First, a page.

Monday, August 4, 2014

"Avoidable Contact"

Before trying her hand at fiction, Tammy Kaehler established a career writing marketing materials, feature articles, executive speeches, and technical documentation. A fateful stint in corporate hospitality introduced her to the racing world, which inspired the first Kate Reilly racing mystery. Kaehler works as a technical writer in the Los Angeles area, where she lives with her husband and many cars.

Kaehler applied the Page 69 Test to her new novel, Avoidable Contact, the third Kate Reilly racing mystery, and reported the following:
Page 69 of Avoidable Contact is one of my favorite parts of the book. Kate’s behind the wheel of her #28 Corvette C7.R, in her first stint at the 24 Hours of Daytona endurance race. Already that day, she’s absorbed the news that her boyfriend, Stuart Telarday, was critically injured in a hit-and-run just outside Daytona International Speedway. But despite Stuart’s grave condition, Kate—who can’t be of any use to him while he undergoes hours of surgery—is soldiering on and racing with her Sandham Swift team.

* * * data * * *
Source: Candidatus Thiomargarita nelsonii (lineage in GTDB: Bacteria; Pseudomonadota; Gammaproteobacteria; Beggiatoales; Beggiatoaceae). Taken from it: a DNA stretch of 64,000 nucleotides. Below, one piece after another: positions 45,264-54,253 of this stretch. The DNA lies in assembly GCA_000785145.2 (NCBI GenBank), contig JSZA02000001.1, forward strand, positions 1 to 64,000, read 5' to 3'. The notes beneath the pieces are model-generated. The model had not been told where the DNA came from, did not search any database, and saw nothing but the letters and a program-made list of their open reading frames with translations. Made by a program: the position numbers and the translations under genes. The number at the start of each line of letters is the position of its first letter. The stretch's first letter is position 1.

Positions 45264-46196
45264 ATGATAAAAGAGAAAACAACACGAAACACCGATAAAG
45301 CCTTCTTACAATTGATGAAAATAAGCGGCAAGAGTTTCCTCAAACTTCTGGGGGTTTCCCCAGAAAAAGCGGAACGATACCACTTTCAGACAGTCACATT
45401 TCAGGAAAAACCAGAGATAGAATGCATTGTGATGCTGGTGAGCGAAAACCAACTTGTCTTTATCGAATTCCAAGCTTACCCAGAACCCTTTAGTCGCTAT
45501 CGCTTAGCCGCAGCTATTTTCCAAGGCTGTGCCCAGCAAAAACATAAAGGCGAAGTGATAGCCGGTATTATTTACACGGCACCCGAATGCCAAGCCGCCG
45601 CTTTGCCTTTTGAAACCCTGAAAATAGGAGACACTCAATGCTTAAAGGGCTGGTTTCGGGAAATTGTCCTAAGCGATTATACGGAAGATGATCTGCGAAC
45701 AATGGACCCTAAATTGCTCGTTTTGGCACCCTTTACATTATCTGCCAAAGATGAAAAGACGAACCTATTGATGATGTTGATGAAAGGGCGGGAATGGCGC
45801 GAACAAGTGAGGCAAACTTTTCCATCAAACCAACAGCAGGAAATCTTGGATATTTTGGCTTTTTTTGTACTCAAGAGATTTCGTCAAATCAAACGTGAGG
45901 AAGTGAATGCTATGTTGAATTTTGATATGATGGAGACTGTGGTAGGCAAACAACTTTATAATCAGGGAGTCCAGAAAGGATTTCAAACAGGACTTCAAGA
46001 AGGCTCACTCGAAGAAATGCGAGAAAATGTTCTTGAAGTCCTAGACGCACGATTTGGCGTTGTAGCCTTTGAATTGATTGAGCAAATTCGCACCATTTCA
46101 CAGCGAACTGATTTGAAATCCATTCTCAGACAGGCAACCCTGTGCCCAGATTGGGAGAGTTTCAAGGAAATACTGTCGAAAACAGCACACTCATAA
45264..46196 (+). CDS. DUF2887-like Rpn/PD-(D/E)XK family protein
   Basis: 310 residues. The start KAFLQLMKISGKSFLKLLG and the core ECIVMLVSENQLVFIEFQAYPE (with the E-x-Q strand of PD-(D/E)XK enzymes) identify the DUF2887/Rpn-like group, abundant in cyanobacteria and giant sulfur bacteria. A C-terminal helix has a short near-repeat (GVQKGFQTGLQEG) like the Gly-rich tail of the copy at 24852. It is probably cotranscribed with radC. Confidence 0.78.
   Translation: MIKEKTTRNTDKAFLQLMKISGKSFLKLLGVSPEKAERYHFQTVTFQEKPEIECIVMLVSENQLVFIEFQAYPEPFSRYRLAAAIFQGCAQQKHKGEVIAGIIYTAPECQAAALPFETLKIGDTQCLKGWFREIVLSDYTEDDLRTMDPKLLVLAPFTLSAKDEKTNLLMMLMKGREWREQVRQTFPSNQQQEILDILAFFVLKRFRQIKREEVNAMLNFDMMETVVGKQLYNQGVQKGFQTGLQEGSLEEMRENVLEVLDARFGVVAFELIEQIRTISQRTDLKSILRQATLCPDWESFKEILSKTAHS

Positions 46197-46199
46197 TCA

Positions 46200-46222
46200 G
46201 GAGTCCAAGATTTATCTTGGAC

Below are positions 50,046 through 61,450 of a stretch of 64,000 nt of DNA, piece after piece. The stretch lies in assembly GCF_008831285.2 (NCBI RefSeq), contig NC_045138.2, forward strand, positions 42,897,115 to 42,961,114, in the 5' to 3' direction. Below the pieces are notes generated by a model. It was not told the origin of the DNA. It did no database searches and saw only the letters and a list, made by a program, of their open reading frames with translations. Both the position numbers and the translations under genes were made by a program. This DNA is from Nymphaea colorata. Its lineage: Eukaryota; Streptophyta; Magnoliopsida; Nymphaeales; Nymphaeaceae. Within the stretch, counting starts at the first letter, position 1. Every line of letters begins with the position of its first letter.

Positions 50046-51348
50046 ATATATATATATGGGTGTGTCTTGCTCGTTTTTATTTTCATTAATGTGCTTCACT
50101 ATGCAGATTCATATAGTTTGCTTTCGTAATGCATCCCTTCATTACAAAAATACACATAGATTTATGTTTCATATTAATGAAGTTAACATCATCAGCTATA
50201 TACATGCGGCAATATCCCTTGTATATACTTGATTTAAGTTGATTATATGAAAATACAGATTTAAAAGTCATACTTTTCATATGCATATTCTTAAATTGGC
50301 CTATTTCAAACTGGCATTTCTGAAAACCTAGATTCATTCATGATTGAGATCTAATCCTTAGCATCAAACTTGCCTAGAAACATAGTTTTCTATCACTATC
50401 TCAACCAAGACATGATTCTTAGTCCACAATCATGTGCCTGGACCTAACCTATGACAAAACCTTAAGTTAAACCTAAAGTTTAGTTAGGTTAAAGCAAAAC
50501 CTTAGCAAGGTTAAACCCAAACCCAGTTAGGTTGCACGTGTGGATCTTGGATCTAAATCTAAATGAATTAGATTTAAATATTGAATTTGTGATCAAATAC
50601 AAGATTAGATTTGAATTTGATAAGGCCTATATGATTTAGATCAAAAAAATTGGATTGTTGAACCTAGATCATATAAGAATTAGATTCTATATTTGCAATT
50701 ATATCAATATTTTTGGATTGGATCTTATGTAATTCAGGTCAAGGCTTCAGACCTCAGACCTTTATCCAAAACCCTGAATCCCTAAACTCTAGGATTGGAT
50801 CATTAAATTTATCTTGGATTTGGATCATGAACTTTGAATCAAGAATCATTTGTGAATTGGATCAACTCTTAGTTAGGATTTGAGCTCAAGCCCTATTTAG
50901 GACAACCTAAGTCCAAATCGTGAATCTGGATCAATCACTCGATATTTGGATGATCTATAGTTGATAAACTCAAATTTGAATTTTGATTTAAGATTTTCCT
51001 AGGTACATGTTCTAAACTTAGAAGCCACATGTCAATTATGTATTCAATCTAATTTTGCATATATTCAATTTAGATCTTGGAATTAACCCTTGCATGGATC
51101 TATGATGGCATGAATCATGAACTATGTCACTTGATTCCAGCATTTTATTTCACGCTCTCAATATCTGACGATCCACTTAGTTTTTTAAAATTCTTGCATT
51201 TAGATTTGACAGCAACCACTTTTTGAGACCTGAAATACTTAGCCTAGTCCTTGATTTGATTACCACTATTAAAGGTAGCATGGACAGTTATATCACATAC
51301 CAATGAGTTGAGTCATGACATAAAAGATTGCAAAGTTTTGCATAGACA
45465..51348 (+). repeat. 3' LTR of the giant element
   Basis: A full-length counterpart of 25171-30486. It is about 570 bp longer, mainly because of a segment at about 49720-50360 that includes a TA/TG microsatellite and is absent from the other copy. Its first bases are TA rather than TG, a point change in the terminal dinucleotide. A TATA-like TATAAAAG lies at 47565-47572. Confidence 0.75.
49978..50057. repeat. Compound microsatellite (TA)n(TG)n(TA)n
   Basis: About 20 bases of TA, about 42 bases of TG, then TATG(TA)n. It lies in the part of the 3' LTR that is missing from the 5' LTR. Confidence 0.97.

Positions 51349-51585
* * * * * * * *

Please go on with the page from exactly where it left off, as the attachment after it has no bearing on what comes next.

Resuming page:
And then, near the end of her first hour in the car, Kate witnesses a terrible accident right in front of her. The team’s sister car, with a friend behind the wheel, is punted off track and into a wall, very hard. Kate has to circle the track for many laps behind the safety car, wondering if her friend, Ian, is all right. The page starts with the Sandham Swift team owner, Jack, speaking to Kate:
“… We think he was an innocent victim of something going wrong in the Porsche.”

“Other than incompetence?”

“Easy,” Jack put in. “We don’t know anything yet.”

I knew Race Control and anyone with a scanner—including other teams—could be listening to our conversation. But I’d exhausted my small store of calm, and I didn’t care. “All I’m saying is some of the amateur drivers in this race have been a menace.”

My hands tightened on the Corvette’s steering wheel. “And they’re going to need to watch out if Ian and the 30 car end up paying the price for their mistakes.”
It’s only a 100-word selection, but page 69 perfectly captures the flavor of the book’s mystery and of the racing world—a setting that delivers incredible drama and tension even without a mystery attached. Tension is high. Kate’s “at work,” behind the wheel of the racecar, focused on her car and her race. But she’s also ready to do battle for what’s right and just—whether that’s catching a killer (later in the book) or making sure a poor driver doesn’t have the opportunity to hurt anyone else. Keep reading!
Learn more about the book and author at Tammy Kaehler's website and blog.

The Page 69 Test: Dead Man’s Switch.

My Book, The Movie: Dead Man's Switch.

The Page 69 Test: Braking Points.

Writers Read: Tammy Kaehler.

--Marshal Zeringue